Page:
Pinterest and HGTV have changed the way buyers shop for new homes.
Now, when customers enter the showroom at the Estridge Homes office in Carmel, they know exactly what they want, said Blake Lofgren, director of marketing for Estridge Homes. They’ve spent weeks, maybe even months, researching the latest trends and must-haves.
“There’s so much more access to see new, trending styles,” he said. “They’re on Pinterest, watching HGTV and ‘Fixer Upper.’”
What are new homebuyers looking for?
From open floor plans to smart-home technology, local and national home builders weigh in.
Open floor plans are still wildly popular, builders agree. For the past 10-15 years, people have moved away from home layouts that compartmentalize rooms.
Today, they want the kitchen, dining room and family room to all feel like one large room. People want the ability to interact from one room to the next, said Steve Hatchel of Arbor Homes.
Homebuyers today demand well-thought-out floor plans that meet their needs, said John Van Beyren, vice president of sales for the Indianapolis division of PulteGroup.
“They aren’t looking for square footage as much as if the home fits their needs,” he said.
In the kitchen
Today, the kitchen remains the heart of the home, Lofgren said. And the island is typically the central gathering space.
When building a home, people want expansive islands, where they can eat breakfast, work on homework, serve guests and more, said Craig Jensen, Indianapolis Division president for Lennar Homes.
“So many people live in their kitchen,” he said. “We’re making it feel like a beautiful room you want to spend time in.”
Long gone are the days of tan-, beige- or oak-colored cabinets. Today, many buyers are looking for lighter colors, like white or gray.
An entire wall in the Estridge showroom is dedicated to color options for cabinets. Blue is also a popular color, Lofgren said.
As for countertops, quartz has gained popularity over granite, builders agree, as quartz is durable, easy to care for and comes in a variety of hues.
And stainless-steel appliances still rule the day, Jensen said.
Buyers demand outdoor living space, Hatchel said. It can be as simple as a concrete patio or a more elaborate, covered porch, whether it’s in front of the house or the back.
On those porches, outdoor fireplaces tend to be popular.
“People are looking for ways to extend your seasons outside,” Van Beyren said.
Carpeted rooms are far less popular than they were a decade ago, builders say. And so are hardwood floors.
Buyers today are still very interested in hard-surface flooring, but they’ve realized they don’t need to spend top dollar to achieve the look they seek, Lofgren said.
Laminate, composite and vinyl flooring offer a sometimes cheaper alternative to traditional hardwood flooring.
More and more builders are offering packages that include the wiring that enables buyers to make their houses smart homes.
Last year, Lennar launched its Wi-Fi-Certified Smart Home design, which features integrated home automation and voice control with an Amazon Echo, which features Alexa voice commands.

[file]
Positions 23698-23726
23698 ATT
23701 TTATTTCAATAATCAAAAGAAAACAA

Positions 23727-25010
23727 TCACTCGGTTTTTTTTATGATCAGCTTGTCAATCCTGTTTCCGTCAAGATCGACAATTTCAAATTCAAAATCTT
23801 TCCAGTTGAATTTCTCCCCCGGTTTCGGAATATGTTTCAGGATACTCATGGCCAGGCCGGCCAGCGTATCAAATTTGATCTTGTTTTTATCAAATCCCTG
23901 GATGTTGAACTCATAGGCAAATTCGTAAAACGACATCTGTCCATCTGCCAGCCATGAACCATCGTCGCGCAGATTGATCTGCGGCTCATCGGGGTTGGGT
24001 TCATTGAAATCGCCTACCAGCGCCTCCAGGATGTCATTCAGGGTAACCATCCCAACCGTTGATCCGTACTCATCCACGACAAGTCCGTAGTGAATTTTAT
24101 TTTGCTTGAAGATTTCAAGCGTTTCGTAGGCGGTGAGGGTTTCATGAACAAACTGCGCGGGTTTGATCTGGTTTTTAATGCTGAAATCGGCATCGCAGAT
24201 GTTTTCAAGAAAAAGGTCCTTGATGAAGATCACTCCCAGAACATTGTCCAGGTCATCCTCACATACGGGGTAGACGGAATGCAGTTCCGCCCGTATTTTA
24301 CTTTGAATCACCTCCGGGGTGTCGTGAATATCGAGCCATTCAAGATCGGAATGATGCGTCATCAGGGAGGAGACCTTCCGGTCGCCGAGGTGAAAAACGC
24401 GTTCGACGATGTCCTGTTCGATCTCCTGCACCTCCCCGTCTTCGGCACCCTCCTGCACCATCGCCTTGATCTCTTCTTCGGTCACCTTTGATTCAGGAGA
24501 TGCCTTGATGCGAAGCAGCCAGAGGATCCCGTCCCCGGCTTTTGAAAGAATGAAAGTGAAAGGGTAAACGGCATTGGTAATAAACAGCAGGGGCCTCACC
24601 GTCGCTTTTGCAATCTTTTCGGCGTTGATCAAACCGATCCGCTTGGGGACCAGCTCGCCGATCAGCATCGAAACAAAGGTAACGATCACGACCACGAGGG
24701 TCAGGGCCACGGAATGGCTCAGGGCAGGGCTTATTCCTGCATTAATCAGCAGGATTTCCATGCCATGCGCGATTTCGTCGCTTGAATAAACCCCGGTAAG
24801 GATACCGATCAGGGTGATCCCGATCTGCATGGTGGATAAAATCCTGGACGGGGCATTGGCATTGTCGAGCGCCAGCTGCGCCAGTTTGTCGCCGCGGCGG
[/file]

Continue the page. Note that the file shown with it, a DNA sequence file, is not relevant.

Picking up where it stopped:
Homeowners are now able to control their lights, front-door locks and thermostats simply by talking to Alexa.
Additionally, the homes are Wi-Fi-certified to ensure there are no dead spots throughout the house, Jensen said.
Pulte and Estridge offer similar programs.
The houses Estridge builds are equipped with a backbone wireless mesh network (which allows for a group of routers to be installed in the ceilings) to ensure the wireless signal homeowners get is the same strength in every room.
Buyers can add the Ring doorbell, in-ceiling, wireless speakers and security cameras, among other smart-home products.
“It’s definitely a huge part of every build,” Lofgren said.
Hatchel said a challenge facing builders is deciding what smart-home features to include. Many include wiring capabilities that allow buyers to add what they want, because all the equipment for a truly smart home could cost tens of thousands of dollars, he said.
“It’s tough to dial in on. Everyone’s definition of a smart home is different,” he said.
Another popular demand is flexible space—typically a main-floor room that could serve as an additional bedroom, an office or a formal dining room, Hatchel said.
For a young family, the flex room could serve as a toy room and be converted into an office or a secondary family room as children grow, Van Beyren said.
A larger family might want an additional bedroom, and the flex room allows that within the basic floor plans, he said.
Space for Mom and Dad
First-floor guest suites are also becoming more popular. They can serve as a guest bedroom with a private bathroom to give visitors space from the rest of the home, or they can be used to house senior parents who move in with their adult children.
A suite on the first floor gives guests or parents space away from the rest of the family’s bedrooms, and a popular feature for the guest suite is a separate entry that allows those using the space to come and go easily, Lofgren said.
Luxurious master baths
Jensen said he’s seeing more buyers ditch the traditional tub in their master baths for what he called super showers, which come equipped with two shower heads, a seat and plenty of space.
They’re becoming popular as people design luxurious owners’ bathrooms, he said, often with lots of glass, large vanities with a double sink, and a private commode room.
Every builder IBJ talked to said the one feature buyers are looking for in a new home is plenty of storage.
They want big closets, built-in shelving units and other storage options to eliminate clutter.•